I’m not saying it’s a good thing that girls drink as much as guys nowadays, but it’s not fair to assume that a girl drinks a certain drink and a certain amount just because she’s a woman. And the same goes to say for guys. I’ve met men who towards the end of the night only wanted half a pint, but haven’t had the guts to order one because it’s not considered macho enough.

Sunday, 3 March 2013

Question 5: Where have you travelled?

Colombia. Vietnam. South Africa. Greece. Denmark.
The countries above are only a few examples of where the 30 people I stayed with had travelled. Based on the talks with my study subjects I've learnt that people in England and people in Sweden are equally well travelled. Everyone had travelled to at least another country in Europe. About half of the Swedish people and half of the English people had been outside Europe. Most of the participants were open to living abroad for shorter or longer periods of time, but not many would like to live abroad permanently.
It's not very interesting to make a list of all the countries you've visited. The interesting thing is what you've learnt from other cultures. A weekend break at a hotel doesn't give as much as staying with or spending time with local people.
Thanks to my Swenglish project I gained new insights even when staying with people in my hometown. I thought I knew everything about Swedish food culture, but I learnt that you can have bananas in your mince sauce and cheese on your pancakes. You can't read about that in the tourist catalogues. Maybe because it's not typical for Sweden. But I'm after what's not typical! Going to London and have tea is boring. But to get invited to a Londoner's home and have Turkisk coffee is exciting.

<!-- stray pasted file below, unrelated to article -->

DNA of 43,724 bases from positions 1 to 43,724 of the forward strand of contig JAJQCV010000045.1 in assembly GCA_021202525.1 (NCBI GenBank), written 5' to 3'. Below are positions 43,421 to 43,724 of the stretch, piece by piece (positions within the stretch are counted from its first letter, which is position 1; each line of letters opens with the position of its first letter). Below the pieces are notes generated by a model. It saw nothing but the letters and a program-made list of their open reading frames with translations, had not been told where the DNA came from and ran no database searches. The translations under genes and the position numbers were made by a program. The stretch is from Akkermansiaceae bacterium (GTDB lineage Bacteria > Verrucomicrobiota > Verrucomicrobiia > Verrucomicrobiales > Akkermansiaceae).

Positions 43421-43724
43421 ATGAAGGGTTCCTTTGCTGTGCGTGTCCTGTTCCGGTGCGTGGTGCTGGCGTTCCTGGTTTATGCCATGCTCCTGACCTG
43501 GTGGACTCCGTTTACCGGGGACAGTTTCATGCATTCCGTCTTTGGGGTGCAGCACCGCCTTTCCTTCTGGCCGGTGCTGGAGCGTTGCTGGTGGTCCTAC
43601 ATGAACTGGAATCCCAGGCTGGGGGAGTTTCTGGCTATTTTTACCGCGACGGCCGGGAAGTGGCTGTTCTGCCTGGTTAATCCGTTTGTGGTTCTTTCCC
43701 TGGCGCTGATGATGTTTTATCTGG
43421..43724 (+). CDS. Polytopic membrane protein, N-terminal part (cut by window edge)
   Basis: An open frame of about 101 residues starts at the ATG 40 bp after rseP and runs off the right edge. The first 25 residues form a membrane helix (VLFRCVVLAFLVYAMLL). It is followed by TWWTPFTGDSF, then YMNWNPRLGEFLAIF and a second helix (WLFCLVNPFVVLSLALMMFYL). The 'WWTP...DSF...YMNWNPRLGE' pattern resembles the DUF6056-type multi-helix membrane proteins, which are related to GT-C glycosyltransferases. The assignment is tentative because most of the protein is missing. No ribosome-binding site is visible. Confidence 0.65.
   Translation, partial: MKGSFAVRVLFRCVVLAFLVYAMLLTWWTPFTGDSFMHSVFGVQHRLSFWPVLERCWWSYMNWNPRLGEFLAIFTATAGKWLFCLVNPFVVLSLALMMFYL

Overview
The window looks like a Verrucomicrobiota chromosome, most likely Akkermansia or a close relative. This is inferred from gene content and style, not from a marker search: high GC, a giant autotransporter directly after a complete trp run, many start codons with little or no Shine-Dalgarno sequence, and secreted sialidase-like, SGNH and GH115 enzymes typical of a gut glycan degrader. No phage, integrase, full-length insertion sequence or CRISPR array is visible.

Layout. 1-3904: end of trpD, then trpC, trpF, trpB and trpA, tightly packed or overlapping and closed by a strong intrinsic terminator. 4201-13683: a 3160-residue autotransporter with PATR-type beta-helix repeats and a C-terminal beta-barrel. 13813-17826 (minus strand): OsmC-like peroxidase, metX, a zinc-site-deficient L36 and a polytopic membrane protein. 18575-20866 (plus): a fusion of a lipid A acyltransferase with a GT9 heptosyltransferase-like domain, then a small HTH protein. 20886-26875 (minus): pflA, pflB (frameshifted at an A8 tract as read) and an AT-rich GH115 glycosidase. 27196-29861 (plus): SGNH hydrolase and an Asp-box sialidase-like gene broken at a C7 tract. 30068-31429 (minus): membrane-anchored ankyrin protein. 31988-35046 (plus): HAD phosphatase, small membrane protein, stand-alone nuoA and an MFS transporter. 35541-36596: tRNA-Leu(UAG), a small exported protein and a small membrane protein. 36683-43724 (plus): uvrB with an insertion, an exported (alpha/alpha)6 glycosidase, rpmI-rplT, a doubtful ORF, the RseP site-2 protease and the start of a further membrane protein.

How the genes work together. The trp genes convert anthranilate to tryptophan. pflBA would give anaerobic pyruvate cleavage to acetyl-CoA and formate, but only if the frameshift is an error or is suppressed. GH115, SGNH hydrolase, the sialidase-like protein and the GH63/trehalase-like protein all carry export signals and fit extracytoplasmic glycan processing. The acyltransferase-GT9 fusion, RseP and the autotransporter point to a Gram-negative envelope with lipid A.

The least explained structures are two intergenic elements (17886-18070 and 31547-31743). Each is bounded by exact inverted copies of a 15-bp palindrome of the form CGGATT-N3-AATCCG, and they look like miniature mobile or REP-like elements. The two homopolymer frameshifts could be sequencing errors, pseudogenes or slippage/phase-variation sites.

When I went to Barcelona for my 29th I felt stressed out running around photographing the sights I'd read about in my guidebook. Never again! The best about the Barcelona trip was talking to a couple of Spanish guys at my hostel. They lived just outside town but had chosen to stay at the hostel so they could have a night out in the city. After five minutes chatting I learnt more about Barcelona than I did from two days of sightseeing. 
There's a difference between holidaying and travelling. If you just want a holiday and relax it doesn't matter if you just see a hotel, a pool and some old church. But to really travel you have to spend time with the local people. Pretty obvious. Not always easy though ... 
This study is by no means scientific, the answers are based on interviewing 15 people in England and 15 people in Sweden, aged 22-59. Look out for the next question: What does language mean to you?